July 19, 2022
Philadelphia has received its first monkeypox vaccine shipment, with another expected next week. The shots will be given to people who are considered to be at high-risk of becoming infected by the virus.
The global monkeypox outbreak, which began in early May, has caused 1,972 cases in the United States. There are 33 cases in Philadelphia – five confirmed and 28 probable, city health officials said Tuesday.
Monkeypox spreads through close physical contact with an infected person or through contact with contaminated material, like feces. Though it is not considered a sexually transmitted disease, the current outbreak is primarily being spread among men who have sex with men, particularly those with multiple partners, according to The World Health Organization.
The Department of Public Health received 1,605 doses of the JYNNEOS vaccine, one of two vaccines that the U.S. Food and Drug Administration has licensed for preventing monkeypox. Another 1,020 doses are expected next week.
Here's more information on how to get a monkeypox vaccination.
Due to the relatively small number of vaccine doses available, vaccine eligibility is limited to people who have come in close contact with someone who has monkeypox and others considered at high-risk. As more doses become available, the health department plans to expand vaccine eligibility.
The targeted distribution strategy is aimed at containing the outbreak within the city, health officials said.
"At this time, we are focused on protecting and treating those who are at the highest risk for exposure, and letting equity guide our decision-making process," said Erik Larson, the city's deputy director of LGBT affairs.
"As we wait for more doses of vaccine to become available from the federal government, we encourage individuals to make safer personal choices where possible. Although monkeypox isn’t considered an STI, we always encourage individuals to have open conversations with their partners in order to increase safety and mitigate risk."
People who have been exposed to the monkeypox virus should call (215) 685-5488. A health department worker will collect information about the exposure. People who have been exposed, but not yet developed symptoms, can receive an appointment to be vaccinated at a city health clinic. To be most effective, the vaccine must be administered as soon as possible.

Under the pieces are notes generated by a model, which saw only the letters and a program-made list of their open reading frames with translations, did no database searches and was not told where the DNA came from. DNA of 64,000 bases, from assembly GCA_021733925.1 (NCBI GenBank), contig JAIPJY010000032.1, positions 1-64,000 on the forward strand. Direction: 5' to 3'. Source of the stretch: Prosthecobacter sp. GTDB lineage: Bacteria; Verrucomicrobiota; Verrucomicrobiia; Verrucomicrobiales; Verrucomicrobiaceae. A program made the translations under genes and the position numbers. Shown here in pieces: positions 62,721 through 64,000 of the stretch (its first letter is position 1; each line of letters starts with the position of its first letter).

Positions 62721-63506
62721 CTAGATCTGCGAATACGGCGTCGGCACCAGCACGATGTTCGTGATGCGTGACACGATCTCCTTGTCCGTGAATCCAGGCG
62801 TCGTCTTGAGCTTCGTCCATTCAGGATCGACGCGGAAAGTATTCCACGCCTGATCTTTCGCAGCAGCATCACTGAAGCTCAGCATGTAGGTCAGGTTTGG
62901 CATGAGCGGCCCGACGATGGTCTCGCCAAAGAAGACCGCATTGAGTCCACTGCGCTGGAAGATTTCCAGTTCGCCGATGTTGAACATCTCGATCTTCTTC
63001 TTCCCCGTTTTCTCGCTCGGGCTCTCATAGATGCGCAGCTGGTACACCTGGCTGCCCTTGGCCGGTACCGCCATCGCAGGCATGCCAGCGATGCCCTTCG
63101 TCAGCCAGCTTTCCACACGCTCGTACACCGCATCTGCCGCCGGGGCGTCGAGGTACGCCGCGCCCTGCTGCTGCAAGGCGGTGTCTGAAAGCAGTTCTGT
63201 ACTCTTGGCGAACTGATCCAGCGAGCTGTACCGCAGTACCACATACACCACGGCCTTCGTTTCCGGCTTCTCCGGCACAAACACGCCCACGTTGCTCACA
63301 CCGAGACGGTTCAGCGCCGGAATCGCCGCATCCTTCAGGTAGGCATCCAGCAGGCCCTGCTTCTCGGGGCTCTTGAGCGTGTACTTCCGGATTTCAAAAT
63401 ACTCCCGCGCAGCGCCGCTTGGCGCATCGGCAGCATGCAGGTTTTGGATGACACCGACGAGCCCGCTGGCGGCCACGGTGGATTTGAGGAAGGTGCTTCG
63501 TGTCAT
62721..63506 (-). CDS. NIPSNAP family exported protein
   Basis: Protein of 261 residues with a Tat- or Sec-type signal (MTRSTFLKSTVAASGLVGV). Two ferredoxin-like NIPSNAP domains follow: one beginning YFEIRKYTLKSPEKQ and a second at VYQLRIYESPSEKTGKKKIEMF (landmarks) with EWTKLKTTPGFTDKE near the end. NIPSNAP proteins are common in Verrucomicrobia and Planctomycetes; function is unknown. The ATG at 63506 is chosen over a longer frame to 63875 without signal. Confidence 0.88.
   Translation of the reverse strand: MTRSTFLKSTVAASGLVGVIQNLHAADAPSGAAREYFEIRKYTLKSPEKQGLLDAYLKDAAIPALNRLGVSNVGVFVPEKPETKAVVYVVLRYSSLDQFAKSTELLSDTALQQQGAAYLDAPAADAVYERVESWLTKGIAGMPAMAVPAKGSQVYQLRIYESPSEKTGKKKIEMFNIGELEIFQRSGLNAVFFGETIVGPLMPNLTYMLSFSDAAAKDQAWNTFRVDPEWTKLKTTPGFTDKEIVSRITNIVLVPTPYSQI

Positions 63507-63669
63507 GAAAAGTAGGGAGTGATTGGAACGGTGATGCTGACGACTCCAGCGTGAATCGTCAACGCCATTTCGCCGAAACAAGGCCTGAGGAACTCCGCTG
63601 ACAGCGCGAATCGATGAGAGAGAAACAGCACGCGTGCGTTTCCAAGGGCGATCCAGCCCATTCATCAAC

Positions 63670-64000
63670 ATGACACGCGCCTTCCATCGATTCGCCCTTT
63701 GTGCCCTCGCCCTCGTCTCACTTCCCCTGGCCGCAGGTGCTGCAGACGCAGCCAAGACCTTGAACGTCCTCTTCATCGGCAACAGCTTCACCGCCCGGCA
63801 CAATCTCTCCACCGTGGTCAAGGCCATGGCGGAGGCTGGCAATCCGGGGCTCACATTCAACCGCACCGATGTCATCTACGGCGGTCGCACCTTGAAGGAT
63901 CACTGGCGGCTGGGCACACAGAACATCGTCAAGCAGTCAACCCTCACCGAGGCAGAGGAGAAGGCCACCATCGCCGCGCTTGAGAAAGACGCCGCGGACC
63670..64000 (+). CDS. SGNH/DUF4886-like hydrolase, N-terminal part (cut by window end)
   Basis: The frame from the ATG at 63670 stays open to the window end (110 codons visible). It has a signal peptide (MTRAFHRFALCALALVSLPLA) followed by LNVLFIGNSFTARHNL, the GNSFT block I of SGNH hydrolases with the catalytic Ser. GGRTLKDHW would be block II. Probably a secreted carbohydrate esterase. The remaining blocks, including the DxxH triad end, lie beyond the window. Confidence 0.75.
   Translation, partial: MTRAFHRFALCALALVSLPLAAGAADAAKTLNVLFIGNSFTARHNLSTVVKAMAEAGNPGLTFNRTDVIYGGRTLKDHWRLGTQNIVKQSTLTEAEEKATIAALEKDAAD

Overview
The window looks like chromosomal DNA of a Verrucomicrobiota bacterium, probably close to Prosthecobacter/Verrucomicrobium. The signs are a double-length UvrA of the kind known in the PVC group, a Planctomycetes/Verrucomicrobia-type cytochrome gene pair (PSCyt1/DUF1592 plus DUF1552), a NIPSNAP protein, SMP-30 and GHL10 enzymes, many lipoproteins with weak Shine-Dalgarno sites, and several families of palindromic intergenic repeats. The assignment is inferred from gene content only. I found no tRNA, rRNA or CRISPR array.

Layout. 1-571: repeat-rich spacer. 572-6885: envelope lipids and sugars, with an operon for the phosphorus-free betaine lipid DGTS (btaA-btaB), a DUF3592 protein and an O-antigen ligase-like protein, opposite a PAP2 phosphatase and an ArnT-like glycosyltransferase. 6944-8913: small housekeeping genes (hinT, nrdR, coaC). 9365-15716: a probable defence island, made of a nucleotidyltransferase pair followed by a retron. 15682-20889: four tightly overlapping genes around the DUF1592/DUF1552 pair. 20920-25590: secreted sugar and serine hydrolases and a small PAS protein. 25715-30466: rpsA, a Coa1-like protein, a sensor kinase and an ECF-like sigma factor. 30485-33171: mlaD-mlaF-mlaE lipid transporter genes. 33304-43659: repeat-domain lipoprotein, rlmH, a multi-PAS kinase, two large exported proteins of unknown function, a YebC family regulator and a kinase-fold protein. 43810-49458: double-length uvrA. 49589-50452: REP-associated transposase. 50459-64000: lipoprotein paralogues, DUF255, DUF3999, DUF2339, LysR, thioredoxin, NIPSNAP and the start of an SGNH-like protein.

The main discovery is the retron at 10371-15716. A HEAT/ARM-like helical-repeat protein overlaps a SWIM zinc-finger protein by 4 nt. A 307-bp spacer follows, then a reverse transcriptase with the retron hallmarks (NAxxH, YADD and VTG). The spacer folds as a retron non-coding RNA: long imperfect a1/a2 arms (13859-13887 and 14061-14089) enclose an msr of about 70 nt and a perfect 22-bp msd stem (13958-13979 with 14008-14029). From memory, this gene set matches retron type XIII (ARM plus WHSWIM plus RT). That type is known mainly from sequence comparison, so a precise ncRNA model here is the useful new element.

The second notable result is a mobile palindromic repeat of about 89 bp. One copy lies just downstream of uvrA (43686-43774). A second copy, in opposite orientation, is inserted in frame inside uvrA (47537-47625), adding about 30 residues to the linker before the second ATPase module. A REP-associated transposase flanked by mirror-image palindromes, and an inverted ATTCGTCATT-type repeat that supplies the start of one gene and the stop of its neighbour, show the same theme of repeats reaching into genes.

People who have been diagnosed with monkeypox or have begun experiencing symptoms cannot be vaccinated.
The health department also is sending appointment invitations to known contacts of people who have monkeypox and others at high-risk of contracting the disease.
Invitation-only clinics are being held during the afternoon and evening three days each week, and during the day on the weekend. Walk-ins are not available.
The JYNNEOS vaccine is administered in two doses over a 28-day interval. But Philadelphia is only administering one shot to ensure as many people as possible get at least one dose. City officials said this is in line with the actions of other large health agencies.
It is likely that the second dose won't be available within the recommended interval, they added. But research suggests the delay should not weaken the immune response of the second dose. Once more doses are available, the health department will work to contact people who need the second dose.
The JYNNEOS vaccine is made from a modified, non-replicating form of the vaccinia virus, which stems from the same family as monkeypox and smallpox. The vaccine is licensed to prevent monkeypox and smallpox.
The monkeypox virus belongs to the Orthopoxvirus genus, which also includes the smallpox virus, the cowpox virus and the vaccinia virus used in the smallpox vaccine. Despite its name, chickenpox is not related to the poxviruses.
Monkeypox was discovered in 1958 in two colonies of monkeys kept for lab research. The first human case was reported in 1970, but until the current outbreak, most cases had occurred in Central and West Africa.
Monkeypox symptoms include fever, rash and swollen lymph nodes, which may lead to complications. The rash can appear as pimples or blisters on the face, inside the mouth and on other parts of the body, including the hands, feet, chest, genitals and anus.
It can take up to a month for all symptoms to resolve. The disease is rarely fatal.
The U.S. Centers for Disease Control and Prevention has alerted doctors to consider monkeypox as a possible diagnosis when a patient shows signs of an STD infection like syphilis or herpes.
People who are experiencing monkeypox symptoms are urged to contact their regular health care providers, and tell their partners as soon as possible.
There are no treatments specifically for monkeypox infections, according to the CDC. But because monkeypox and smallpox viruses are genetically similar, antiviral drugs developed to protect against smallpox can be used to treat the disease.
Antivirals, such as tecovirimat may be recommended for people who are more likely to get severely ill, such as patients with weakened immune systems.